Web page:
PacNet #8 – Who cares if the US is in a “New Cold War” with China?

Enough already. It is time to stop debating whether the United States stands at the threshold of a “new Cold War” with China. The question has become an obsession among China watchers and foreign policy analysts. But the debate’s poorly defined nature sheds little light on the excruciating choices policymakers face when dealing with Beijing.

Let’s start by examining why the controversy amounts to geopolitical empty calories—energizing but lacking in the substance needed to prescribe policy.

Those who reject the new Cold War framework essentially make the argument that Case A is not Case B. It is literally not the 20th century, China is literally not the Soviet Union. They rightly contend that the world has changed in countless ways since the original Cold War. But the argument falls apart by setting a standard that cannot be met without a time machine. If “Cold War” is a category of one—the twilight struggle between Washington and Moscow in the latter half of the last century—then proclaiming that today’s matchup does not fit into the framework tells us very little about the current state of US-China relations.

Conversely, the proponents of the new Cold War concept tend to make the definition too loose. For them, the contest is a new Cold War because the challenge a muscular China poses goes beyond the tin pot dictators and transnational problems that have occupied American strategists since the Berlin Wall fell. (In fairness, some in this school prefer the term “great power competition” because it is more general.) But the simple fact of big countries competing for influence should not lead policymakers toward an unthinking reversion to the strategies of yesteryear.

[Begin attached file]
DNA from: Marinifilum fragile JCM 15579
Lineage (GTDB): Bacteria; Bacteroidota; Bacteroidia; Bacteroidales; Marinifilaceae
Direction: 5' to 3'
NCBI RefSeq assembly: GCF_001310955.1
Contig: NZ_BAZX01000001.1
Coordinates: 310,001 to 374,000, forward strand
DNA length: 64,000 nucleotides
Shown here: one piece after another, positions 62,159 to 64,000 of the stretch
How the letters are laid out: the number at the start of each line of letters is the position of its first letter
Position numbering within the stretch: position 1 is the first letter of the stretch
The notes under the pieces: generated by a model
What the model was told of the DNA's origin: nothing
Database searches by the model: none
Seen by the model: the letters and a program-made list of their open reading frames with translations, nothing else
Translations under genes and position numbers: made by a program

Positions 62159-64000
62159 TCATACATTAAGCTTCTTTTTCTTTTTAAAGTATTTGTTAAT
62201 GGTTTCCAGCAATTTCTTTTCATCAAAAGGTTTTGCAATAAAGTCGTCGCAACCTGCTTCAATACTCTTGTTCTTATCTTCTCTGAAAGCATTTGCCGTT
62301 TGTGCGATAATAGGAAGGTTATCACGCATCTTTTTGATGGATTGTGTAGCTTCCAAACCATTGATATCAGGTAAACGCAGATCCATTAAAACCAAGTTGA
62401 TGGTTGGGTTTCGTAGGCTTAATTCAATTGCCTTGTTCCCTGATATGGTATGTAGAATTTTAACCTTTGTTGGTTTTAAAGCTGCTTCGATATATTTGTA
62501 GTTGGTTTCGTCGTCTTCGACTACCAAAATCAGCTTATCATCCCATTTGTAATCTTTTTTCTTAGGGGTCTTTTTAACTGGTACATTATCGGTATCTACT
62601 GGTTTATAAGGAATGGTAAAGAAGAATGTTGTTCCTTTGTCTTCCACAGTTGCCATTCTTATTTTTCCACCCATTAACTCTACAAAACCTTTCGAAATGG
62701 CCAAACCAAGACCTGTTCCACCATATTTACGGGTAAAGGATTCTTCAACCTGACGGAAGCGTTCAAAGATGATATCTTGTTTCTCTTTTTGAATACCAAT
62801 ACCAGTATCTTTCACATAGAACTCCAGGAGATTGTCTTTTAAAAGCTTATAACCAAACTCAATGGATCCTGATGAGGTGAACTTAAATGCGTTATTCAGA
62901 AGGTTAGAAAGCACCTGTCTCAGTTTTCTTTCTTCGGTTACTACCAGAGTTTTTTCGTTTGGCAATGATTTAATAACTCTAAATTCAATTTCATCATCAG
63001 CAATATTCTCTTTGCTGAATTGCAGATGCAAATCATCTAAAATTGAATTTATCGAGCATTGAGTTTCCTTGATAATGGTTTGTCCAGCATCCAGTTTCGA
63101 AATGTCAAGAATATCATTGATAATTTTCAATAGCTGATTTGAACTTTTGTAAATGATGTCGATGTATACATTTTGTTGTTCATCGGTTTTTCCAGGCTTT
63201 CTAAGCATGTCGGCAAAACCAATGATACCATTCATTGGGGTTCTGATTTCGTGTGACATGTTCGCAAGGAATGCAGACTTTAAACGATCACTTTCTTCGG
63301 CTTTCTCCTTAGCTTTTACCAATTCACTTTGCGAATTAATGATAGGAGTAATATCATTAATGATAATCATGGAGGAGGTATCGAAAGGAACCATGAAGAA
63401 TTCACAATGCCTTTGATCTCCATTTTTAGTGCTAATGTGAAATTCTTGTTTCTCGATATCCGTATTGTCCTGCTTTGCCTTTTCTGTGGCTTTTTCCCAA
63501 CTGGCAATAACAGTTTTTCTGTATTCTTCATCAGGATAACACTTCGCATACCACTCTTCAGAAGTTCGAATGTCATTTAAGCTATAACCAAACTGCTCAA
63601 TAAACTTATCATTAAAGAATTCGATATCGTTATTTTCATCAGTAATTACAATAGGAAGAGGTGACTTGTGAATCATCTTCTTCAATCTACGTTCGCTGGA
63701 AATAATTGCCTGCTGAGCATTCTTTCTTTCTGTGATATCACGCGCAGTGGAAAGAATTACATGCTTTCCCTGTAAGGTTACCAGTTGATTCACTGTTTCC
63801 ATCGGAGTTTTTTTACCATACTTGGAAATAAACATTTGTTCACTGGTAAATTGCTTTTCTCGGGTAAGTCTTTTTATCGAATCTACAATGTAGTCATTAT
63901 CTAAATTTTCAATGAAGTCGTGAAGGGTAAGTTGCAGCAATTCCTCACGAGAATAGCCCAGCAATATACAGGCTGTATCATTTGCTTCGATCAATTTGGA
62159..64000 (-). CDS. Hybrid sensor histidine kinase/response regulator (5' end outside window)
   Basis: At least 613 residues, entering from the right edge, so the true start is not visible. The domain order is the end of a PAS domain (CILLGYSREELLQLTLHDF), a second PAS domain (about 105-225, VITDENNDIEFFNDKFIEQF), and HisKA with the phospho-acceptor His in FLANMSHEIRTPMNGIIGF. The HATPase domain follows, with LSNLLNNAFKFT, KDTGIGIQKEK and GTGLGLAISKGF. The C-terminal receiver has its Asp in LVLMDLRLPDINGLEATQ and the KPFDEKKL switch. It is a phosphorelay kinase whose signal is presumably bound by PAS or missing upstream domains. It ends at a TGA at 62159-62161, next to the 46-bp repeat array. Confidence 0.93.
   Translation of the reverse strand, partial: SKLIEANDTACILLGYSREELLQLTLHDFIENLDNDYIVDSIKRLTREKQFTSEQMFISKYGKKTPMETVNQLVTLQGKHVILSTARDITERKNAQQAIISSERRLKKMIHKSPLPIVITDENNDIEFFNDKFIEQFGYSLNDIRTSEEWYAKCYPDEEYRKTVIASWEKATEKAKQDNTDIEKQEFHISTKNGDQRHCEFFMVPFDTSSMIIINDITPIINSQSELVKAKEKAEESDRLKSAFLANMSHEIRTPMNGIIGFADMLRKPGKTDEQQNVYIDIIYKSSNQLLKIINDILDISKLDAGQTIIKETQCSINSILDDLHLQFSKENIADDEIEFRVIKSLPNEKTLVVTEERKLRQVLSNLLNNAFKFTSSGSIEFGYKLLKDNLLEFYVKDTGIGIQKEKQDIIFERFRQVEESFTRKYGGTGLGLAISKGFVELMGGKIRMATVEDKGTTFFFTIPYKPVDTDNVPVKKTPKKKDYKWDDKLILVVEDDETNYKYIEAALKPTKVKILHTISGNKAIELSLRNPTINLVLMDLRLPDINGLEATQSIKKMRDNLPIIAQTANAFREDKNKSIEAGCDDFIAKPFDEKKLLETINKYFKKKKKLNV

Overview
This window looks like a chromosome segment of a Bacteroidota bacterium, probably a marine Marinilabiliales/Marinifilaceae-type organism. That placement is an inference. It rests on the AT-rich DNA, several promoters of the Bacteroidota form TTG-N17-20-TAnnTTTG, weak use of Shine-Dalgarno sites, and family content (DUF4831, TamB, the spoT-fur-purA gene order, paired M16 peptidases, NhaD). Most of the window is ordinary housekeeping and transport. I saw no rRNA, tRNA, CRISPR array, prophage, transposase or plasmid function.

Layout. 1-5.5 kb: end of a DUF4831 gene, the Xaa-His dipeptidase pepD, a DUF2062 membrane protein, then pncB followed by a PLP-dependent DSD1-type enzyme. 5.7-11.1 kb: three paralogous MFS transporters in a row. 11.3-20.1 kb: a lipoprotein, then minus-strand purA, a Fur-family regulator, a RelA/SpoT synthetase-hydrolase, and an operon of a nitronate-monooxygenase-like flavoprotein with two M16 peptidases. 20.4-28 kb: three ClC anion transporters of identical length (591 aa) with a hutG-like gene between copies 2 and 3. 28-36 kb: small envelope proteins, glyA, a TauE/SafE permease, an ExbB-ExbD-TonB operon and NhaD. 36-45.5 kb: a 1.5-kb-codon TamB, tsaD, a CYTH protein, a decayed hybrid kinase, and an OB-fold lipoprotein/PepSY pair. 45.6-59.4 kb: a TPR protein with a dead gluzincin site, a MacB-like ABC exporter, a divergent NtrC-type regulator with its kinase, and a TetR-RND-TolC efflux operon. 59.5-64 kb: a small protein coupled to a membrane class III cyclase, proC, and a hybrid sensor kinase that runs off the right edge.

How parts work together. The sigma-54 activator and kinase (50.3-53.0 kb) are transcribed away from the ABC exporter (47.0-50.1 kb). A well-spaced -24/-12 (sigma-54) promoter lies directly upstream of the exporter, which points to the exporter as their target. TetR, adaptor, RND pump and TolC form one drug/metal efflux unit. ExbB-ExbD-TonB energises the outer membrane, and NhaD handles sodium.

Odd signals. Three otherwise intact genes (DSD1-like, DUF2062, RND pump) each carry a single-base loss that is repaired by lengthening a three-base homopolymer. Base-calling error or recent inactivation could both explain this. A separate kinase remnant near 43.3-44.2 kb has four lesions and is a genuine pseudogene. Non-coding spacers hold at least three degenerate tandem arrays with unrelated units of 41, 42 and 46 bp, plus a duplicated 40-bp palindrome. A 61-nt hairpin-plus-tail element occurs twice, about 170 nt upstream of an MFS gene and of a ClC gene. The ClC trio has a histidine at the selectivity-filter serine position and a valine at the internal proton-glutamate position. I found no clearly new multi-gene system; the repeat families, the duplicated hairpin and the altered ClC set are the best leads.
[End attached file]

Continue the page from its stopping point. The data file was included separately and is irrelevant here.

Adopting a new Cold War framework might be useful in one critical way: In a democracy, leaders need to explain national security decisions to the public in understandable terms. And Americans commonly understand that a “cold war” means a competition among powerful countries that encompasses the political, technological, military, and values spheres. It is therefore useful, albeit loaded, shorthand, although only when paired with appropriate caveats about what is new this time around.

Paradoxically, despite their differing assessments about the nature of the problem, the two schools largely agree on the major elements for how Washington should deal with Beijing: strengthen US alliances, maintain an effective military deterrent, uphold democratic values, foster domestic renewal, and seek out pragmatic cooperation with China. When it comes to implementing those broad strokes, however, a number of difficult questions arise. How US policymakers answer such questions will shape Sino-American relations much more than generalized observations on Cold Wars or lack thereof.

Here are just a few of those questions.

When it comes to economics and trade, does interdependence make the two countries less likely to fight? Or would some degree of separation between them actually be stabilizing? To the extent that trade helps China grow its economy and fund its military, is there a point where US policy should move beyond trying to control particular technologies and seek to restrain China’s economy generally? Which regional and global trade agreements should Washington pursue in order to shape the terms of international trade?

On technology, can America sustain its advantages through radical openness? Or is it more important to shield US centers of innovation from an onslaught of theft and espionage? Should Washington resurrect some form of industrial policy to cultivate innovation, and if so, what would it look like?

For the military, where should Washington draw a forward defensive line in Asia, if at all, and what costs are Americans willing to bear to uphold it? Should the line stay fixed indefinitely, or be redrawn periodically to accommodate Beijing’s growing power? Would Chinese leaders be reassured or emboldened by any accommodative moves? For example, if Washington allows Beijing to seize Taiwan, will China be satiated, or would it just pick a new target for conquest?